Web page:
Karl Herchenroeder

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May 15, 2014
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Despite Manhattan verdict, Sam and Charles Wyly viewed fondly in Aspen

Roaring Fork Valley residents are reacting after a civil-trial jury found Monday that brothers Sam and Charles Wyly acted fraudulently by trying to hide assets they controlled in four public companies that sold for billions of dollars.

According to The Associated Press, the New York City jury returned its verdict against 79-year-old Sam Wyly and the estate of his deceased brother Charles, whom the Securities and Exchange Commission had accused of earning more than $500 million illegally by using offshore accounts to trade securities. Damages are yet to be determined, and defense attorney Stephen Susman reportedly said, “We will continue to fight for justice through the next phase of the legal process,” according to the AP.

Sam and his brother Charles Wyly, who died in an August 2011 car accident on Highway 82 near the Aspen-Pitkin County Airport, are known for their philanthropic contributions and involvement throughout the Roaring Fork Valley. Charles Wyly provided seed money for the independently run Wyly Community Art Center in Basalt, while Sam Wyly — who purchased Explore Booksellers in 2007 after founder Katherine Thalberg died — has made contributions to the Aspen Animal Shelter.

Aspen Animal Shelter Director Seth Sachson, who has been following the years-long court battle, said Monday’s verdict has not changed his opinion about the Wyly family. He said Sam Wyly and his wife, Cheryl, have donated countless time and energy to the shelter while also offering their home for animals and guests.

“Even if we never saw another cent from the Wyly family, it won’t change my opinion of them,” Sachson said. “I think they have been a huge asset to the community beyond their financial contributions.”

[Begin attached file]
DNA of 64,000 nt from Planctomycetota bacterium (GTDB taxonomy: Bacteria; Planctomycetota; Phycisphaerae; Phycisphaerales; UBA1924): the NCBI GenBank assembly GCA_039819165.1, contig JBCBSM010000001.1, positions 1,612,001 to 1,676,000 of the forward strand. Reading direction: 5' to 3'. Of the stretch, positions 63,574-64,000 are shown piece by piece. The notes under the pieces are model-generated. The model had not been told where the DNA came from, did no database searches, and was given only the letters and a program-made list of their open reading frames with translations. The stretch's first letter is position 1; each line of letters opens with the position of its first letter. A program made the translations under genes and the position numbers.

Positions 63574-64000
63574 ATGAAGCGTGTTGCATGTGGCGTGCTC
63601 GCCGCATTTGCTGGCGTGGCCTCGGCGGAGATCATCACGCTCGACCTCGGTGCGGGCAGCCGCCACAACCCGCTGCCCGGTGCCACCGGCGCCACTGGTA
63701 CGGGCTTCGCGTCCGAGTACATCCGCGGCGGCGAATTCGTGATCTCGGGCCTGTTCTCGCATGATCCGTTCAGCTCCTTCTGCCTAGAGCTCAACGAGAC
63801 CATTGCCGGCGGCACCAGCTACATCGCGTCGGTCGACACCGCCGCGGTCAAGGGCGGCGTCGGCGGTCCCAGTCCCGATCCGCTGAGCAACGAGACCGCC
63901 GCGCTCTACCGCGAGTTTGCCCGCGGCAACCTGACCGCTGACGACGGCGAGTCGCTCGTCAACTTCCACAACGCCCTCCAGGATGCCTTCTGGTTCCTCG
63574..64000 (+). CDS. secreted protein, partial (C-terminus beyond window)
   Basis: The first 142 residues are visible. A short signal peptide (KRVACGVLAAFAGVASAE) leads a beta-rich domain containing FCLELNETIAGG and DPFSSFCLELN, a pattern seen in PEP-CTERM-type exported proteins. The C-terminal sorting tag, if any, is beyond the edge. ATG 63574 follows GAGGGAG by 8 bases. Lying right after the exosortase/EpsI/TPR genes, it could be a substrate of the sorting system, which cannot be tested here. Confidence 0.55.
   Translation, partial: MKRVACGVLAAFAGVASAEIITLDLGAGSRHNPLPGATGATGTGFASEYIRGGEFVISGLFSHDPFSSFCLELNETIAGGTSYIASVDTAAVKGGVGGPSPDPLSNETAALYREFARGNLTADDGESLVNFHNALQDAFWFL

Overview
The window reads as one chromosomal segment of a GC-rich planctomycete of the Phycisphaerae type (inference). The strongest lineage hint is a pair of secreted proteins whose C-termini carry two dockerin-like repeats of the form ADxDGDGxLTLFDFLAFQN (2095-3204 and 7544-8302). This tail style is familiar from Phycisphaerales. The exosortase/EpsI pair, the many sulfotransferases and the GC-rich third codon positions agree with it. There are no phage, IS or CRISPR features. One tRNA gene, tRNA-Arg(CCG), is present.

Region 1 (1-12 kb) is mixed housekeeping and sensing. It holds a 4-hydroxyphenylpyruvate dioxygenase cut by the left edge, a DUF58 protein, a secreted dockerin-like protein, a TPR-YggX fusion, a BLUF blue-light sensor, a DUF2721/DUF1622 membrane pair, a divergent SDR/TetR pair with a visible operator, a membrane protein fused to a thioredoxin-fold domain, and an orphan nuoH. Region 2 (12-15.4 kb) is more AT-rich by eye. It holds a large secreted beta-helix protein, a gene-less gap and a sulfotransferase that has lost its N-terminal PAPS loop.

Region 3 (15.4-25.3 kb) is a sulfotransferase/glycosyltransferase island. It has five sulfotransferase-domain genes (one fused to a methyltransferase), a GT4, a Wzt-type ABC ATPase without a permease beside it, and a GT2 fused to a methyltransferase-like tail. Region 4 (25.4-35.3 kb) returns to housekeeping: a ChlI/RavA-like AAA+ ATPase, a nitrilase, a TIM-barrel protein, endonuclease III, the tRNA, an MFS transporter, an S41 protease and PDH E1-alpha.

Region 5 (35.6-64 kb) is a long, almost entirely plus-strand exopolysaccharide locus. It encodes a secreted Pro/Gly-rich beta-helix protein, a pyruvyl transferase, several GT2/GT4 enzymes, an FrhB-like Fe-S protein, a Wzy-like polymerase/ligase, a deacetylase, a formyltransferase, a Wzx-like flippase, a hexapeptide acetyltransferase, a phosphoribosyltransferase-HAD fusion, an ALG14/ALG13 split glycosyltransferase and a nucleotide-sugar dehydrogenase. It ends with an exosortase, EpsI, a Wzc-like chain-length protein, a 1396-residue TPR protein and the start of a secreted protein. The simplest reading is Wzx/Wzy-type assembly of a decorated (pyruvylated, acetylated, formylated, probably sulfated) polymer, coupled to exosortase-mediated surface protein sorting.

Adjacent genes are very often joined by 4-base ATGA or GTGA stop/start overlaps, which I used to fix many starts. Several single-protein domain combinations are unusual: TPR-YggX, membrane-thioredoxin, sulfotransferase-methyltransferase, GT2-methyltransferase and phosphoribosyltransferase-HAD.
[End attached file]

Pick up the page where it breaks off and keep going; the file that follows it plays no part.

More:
Former Aspen Mayor Bill Stirling, who was married to Thalberg, said he didn’t know what to expect when Sam Wyly bought Explore Booksellers. Stirling had submitted a $5 million offer to buy the store on behalf of a 10-person group he was aligned with, but Thalberg’s estate chose the billionaire Wyly. For all Stirling knew, the bookstore — which he regards as the “literary, cultural and moral center of town” — would be turned into high-end condominiums by a man who didn’t see its value.

When Stirling found out Sam Wyly was a voracious reader, he asked how it was possible the well-known contributor to Republican campaigns could be so conservative.

“His answer was, ‘Reading can lead you anywhere, Bill,’” Stirling said.

Still, Monday’s verdict did not come as a surprise to Stirling, who regarded Sam Wyly as a libertarian thinker against big government.

“It’s not a surprise to me or anybody else in town that he would be in the situation he is in now with the federal government,” Stirling said, adding later that Sam Wyly is “colorful, generous and a great character as part of the second-home community here in Aspen.”

Longtime valley resident Michael Cleverly said he can’t deny that they’ve made all the right moves in Aspen, but he detests their political tactics. It is well-known that the brothers have used their wealth to heavily support Republican candidates and causes. According to The New York Times, by the Wylys’ own estimate, they’ve donated more than $10 million to Republican candidates since the 1970s. They also contributed about $30,000 to the infamous Swift Boat Veterans for Truth campaign against Sen. John Kerry in 2004’s presidential race.

“I detest everything they’ve done politically,” Cleverly said. “They’re right-wing power brokers, and they’ve used their billions for their political agenda, and that’s that. Nowadays, we focus on the Koch brothers, but the Wylys are doing it right along with them, and they’re still doing it. It’s just that the Koch brothers are slightly more egregious.”

Like Sachson, Wyly Community Art Center board member Jay Magidson said the verdict does not change his opinion about the Wyly brothers.

“The Wylys have been so generous to us and so terrific to the community,” he said, adding that he does not know all the facts about the verdict. “Personally, this doesn’t mean anything to me. I mean, I know them personally — I think they’re terrific, some of the kindest people I’ve ever met, and I’m sorry about Charles’ passing.”

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The Aspen Times Updated May 14, 2014 10:04PM Published May 15, 2014 12:36PM Copyright 2014 The Aspen Times. All rights reserved. This material may not be published, broadcast, rewritten or redistributed.